Chief Leader - February 05, 2013by SARAH DORSEY
The fire unions last week braced themselves for yet another fight to save engine companies after Mayor Bloomberg for the fourth consecutive year proposed closing 20 of them as part of his executive budget.
In fiscal 2009, Mr. Bloomberg threatened to close 16 engine companies, and 20 in each of the next four years. Each time, the City Council funded them with its discretionary budget in the 11th hour, led in recent years by Speaker Christine Quinn and Fire and Criminal Justice Committee Chair Elizabeth Crowley.
‘Will Result in Deaths’
The Council has several months to save the companies. Uniformed Firefighters Association President Steven J. Cassidy, who led several rallies last year protesting the cuts, released a simple initial statement saying, “Closing any New York City fire companies will result in unnecessary fire deaths.”
“We are disappointed that the administration is riding their antagonism towards public safety to the bitter end,” said Uniformed Fire Officers Association President Alexander Hagan in a phone interview. “But we’re hopeful—very hopeful—that the City Council under the leadership of Christine Quinn will [rescind] the misguided and dangerous cuts.”
Ms. Quinn and Finance Chair Domenic Recchia Jr. each condemned the move Jan. 29.
“We should have learned from our experience with Sandy that we have no slack capacity in our emergency response capability,” said Mr. Recchia in a statement.
Ms. Crowley also cited the storm’s strain on first-responders. “If the Mayor had his way the last three years, there would have been fewer fire companies and firefighters ready to respond to Hurricane Sandy,” she said in a statement. “The Fire Department is our first line of defense in any emergency, and my colleagues in government and I have made it clear that we will not tolerate crippling cuts that will increase response time and put the city’s safety at risk.”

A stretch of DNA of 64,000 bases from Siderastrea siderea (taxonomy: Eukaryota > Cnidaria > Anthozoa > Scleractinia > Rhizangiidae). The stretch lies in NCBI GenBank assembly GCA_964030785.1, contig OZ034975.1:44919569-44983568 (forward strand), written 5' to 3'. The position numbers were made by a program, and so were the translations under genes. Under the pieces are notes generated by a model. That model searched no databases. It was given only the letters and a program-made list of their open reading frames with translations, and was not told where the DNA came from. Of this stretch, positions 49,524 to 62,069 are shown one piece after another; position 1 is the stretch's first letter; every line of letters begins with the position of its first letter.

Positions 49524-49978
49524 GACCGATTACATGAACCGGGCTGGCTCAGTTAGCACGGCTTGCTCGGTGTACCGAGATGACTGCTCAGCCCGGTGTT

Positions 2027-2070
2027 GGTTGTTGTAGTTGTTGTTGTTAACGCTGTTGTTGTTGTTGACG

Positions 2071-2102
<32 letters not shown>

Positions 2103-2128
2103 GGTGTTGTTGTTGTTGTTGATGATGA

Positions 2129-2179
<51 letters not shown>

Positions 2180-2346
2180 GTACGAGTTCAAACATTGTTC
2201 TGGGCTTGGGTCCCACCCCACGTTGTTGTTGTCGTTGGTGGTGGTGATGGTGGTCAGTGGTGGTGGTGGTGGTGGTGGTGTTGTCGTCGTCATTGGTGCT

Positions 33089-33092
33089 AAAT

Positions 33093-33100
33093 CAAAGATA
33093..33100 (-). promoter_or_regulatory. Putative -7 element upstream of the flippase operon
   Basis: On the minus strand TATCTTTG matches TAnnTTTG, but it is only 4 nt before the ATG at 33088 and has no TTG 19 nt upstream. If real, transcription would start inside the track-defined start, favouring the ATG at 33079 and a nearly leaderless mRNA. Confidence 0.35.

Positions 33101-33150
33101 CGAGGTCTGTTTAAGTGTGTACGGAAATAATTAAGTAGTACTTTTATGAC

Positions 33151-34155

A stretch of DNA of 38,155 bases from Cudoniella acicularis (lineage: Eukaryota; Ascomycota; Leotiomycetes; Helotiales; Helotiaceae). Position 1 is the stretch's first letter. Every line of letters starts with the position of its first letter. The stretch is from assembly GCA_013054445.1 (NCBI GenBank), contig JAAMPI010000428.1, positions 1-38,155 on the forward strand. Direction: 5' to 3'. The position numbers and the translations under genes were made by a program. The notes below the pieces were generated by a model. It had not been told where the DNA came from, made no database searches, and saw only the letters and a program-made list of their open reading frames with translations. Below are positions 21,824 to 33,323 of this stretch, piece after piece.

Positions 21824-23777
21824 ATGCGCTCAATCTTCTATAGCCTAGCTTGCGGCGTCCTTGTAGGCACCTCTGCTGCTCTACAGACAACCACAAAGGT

Fire Deaths Grow Scarce
Fire deaths have been on the decline for years. Mr. Bloomberg announced Jan. 2 that the city lost a record-low 58 civilians to fire last year, a 12-percent decline since 2011. Each decade has seen improvements, with fewer than 100 people lost in nine of the past 10 years. During the 1990s, an average of 140 New Yorkers died annually in fires, down from 236 in the 1980s.
But Mr. Cassidy has noted that his members now tackle more runs than ever before, with Firefighters spending almost half their time handling medical emergencies, often arriving before ambulances and saving lives. At a City Council hearing Jan. 16, officials of both fire unions said their resources were stretched thin during Hurricane Sandy and warned that closing companies could lead to disaster during future large-scale emergencies.
Last year, Mr. Bloomberg estimated that closing the companies would save $40 to $55 million. Fire Commissioner Salvatore Cassano has warned that if fire companies are closed, response times will go up, though in previous years, he said the only “saving grace” was that the city targeted companies in areas with better-than-average response times.